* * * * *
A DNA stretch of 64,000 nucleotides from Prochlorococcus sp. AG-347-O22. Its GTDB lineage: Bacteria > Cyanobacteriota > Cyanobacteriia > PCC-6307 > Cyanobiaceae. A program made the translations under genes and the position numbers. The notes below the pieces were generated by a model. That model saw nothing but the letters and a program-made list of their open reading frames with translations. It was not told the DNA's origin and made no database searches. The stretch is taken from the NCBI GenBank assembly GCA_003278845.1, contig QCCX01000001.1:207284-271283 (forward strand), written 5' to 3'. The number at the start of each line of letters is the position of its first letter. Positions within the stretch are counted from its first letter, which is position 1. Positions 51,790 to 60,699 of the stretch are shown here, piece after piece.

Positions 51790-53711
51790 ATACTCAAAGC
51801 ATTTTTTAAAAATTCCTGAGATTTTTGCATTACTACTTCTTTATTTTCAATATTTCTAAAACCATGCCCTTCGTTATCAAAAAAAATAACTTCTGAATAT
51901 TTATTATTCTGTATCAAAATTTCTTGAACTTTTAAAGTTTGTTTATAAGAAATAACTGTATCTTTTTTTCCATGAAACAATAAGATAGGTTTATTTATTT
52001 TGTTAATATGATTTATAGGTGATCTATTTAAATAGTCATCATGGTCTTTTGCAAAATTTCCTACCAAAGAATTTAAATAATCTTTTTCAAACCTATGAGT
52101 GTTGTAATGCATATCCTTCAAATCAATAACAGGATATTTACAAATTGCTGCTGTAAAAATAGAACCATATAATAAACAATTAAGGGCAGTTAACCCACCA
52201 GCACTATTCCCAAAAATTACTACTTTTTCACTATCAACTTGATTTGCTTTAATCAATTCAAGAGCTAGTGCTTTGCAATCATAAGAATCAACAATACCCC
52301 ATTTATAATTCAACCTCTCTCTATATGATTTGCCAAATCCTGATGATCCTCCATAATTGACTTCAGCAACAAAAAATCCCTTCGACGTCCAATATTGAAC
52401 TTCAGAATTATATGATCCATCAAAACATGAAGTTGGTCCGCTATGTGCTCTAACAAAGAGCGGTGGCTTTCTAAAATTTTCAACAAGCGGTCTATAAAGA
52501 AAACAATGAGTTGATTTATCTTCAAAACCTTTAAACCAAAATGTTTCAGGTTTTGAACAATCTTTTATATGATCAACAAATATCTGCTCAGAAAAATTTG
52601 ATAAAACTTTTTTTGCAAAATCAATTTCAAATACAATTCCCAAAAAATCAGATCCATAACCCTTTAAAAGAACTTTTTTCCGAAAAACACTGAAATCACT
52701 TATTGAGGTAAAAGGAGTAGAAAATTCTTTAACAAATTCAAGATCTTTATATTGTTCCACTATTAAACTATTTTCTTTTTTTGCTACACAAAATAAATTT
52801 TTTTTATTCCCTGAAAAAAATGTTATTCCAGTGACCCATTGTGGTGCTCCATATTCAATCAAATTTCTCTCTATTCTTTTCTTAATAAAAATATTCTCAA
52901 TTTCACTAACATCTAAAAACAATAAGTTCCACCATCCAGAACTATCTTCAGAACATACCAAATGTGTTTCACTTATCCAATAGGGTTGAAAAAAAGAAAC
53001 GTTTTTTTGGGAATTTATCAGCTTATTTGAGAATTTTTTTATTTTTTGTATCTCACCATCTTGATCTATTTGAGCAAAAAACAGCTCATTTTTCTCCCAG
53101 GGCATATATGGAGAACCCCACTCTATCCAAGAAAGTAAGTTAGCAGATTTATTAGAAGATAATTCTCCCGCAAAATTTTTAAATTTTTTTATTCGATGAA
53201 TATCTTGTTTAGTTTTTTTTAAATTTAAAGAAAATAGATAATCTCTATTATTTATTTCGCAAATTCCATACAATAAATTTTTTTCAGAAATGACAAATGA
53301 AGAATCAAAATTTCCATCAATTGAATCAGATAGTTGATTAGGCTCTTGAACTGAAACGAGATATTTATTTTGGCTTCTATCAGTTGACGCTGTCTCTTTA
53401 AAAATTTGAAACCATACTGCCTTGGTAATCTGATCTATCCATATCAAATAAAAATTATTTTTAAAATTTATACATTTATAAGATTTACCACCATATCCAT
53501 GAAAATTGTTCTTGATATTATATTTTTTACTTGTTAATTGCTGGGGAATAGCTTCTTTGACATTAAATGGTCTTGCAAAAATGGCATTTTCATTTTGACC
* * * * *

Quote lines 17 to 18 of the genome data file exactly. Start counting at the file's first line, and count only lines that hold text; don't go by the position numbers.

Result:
53101 GGCATATATGGAGAACCCCACTCTATCCAAGAAAGTAAGTTAGCAGATTTATTAGAAGATAATTCTCCCGCAAAATTTTTAAATTTTTTTATTCGATGAA
53201 TATCTTGTTTAGTTTTTTTTAAATTTAAAGAAAATAGATAATCTCTATTATTTATTTCGCAAATTCCATACAATAAATTTTTTTCAGAAATGACAAATGA